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San Diego Comic-Con 2017 - Final Reflections
With Chris Lopez on July 25, 2017

This is Chris Lopez's final report from the 2017 San Diego Comic-Con. - editor

And just like that, it’s over. The five-day, pop-culture frenzy known as San Diego Comic-Con closes another chapter in its history. I would ask where the time went, but I know that most of it was spent waiting in line. Even so, there was a lot that I was able to participate in and learn from. Unpacking and reflecting on the experience would undoubtedly require multiple write-ups, but allow me to leave you all with some initial reflections.

On the winding ride home, I found myself physically exhausted but emotionally (maybe even psychologically) invigorated and satisfied – it was a strange feeling. I felt more passionate about the superhero comic book stories I already loved, more interested in other forms of popular culture like Dark Horse comics and television shows like Fear the Walking Dead, and, inexplicably, more connected with fellow fans and creators. In short, I felt empowered and enlightened. “What was this about?” I thought to myself driving along the 15, “What did I just experience?” The words of Henry Jenkins, professor of culture and media studies, came to mind: culture convergence and participatory culture.

Jenkins defines “culture convergence” as “the flow of content across multiple media platforms, the cooperation between multiple media industries, and the migratory behavior of media audiences who will go almost anywhere in search of the kinds of entertainment experiences they want” (2). And “participatory culture” he contrasts “with older notions of passive media spectatorship.” He goes on to explain that “rather than talking about media producers and consumers as occupying separate roles, we might now see them as participants who interact with each other according to a new set of rules that no one fully understands” (3). While both culture convergence and participatory culture existed in their prenatal forms outside of comic book culture, their beginnings were most explicit in “the Silver Age of Comics” led by the superhero comic book publisher, Marvel.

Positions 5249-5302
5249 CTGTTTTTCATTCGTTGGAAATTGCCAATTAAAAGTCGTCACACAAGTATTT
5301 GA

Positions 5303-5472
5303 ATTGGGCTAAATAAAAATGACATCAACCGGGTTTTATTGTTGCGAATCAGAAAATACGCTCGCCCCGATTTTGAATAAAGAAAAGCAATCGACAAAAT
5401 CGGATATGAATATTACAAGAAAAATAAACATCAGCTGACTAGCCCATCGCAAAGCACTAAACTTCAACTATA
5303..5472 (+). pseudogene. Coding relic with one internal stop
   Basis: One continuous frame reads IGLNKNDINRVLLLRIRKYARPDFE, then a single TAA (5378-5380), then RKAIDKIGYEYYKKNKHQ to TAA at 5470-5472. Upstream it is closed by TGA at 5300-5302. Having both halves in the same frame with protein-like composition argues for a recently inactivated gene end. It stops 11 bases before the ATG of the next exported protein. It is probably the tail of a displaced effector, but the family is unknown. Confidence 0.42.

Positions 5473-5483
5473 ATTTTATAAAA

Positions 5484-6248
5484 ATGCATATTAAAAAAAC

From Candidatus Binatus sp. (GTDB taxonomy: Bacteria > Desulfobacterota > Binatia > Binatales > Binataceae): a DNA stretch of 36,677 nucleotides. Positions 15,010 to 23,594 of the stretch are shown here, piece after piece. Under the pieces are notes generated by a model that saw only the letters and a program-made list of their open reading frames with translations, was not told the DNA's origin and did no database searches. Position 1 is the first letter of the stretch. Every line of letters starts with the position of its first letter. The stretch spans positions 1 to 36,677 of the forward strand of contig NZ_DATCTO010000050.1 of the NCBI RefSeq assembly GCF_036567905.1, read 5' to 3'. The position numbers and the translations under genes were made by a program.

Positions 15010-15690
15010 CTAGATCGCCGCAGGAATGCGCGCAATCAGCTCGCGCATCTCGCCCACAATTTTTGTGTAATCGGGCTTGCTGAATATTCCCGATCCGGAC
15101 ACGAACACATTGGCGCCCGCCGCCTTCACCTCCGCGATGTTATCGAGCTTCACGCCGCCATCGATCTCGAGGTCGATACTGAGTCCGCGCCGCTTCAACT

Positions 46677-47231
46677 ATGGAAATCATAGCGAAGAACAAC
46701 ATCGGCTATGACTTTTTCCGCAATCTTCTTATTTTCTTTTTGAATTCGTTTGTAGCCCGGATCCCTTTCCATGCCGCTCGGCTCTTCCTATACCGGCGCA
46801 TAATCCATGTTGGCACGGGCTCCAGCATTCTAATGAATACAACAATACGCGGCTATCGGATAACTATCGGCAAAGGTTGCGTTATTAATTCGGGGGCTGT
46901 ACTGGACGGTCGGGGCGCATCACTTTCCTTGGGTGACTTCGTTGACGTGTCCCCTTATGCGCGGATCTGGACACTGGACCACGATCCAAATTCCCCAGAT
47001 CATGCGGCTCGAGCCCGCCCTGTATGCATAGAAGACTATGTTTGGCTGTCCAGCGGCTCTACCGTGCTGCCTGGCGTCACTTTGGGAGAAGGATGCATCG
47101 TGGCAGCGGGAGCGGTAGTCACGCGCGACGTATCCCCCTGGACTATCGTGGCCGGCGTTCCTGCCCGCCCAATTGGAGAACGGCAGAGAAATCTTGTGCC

Soon after the publication of the immensely successful Fantastic Four, writer and editor Stan Lee began to write letters to the readers, not only to explain where they planned to take their heroes and heroines, but asking for the reader’s opinion on what they think should happen. Soon these little editorial notes would be placed along the cover of an issue with the back editorial letter featuring excerpts of readers’ responses. Marvel began to use this interactive, quasi-collaboration as a way to gauge which character they would give their own title, like Doctor Strange, or how they would orient a story arc. This fan-creator dynamic, utilized also by D.C., would prove so influential that it would leave some fans irrevocably changed. This was how George R. Martin, creator of Game of Thrones, felt when Stan Lee responded to one of Martin’s letters back in the mid 60s. Soon the editorial notes wouldn’t be enough to sustain and develop this peculiar relationship alone, so the very first comic-con ever occurred in 1964 in New York City, where a couple of writers and editors gathered with eager fans for autograph signings, updates on their favorite studies, and to share appreciation for one another. The notion of comic-con had concretized and ritualized participatory culture for comic book fans and writers.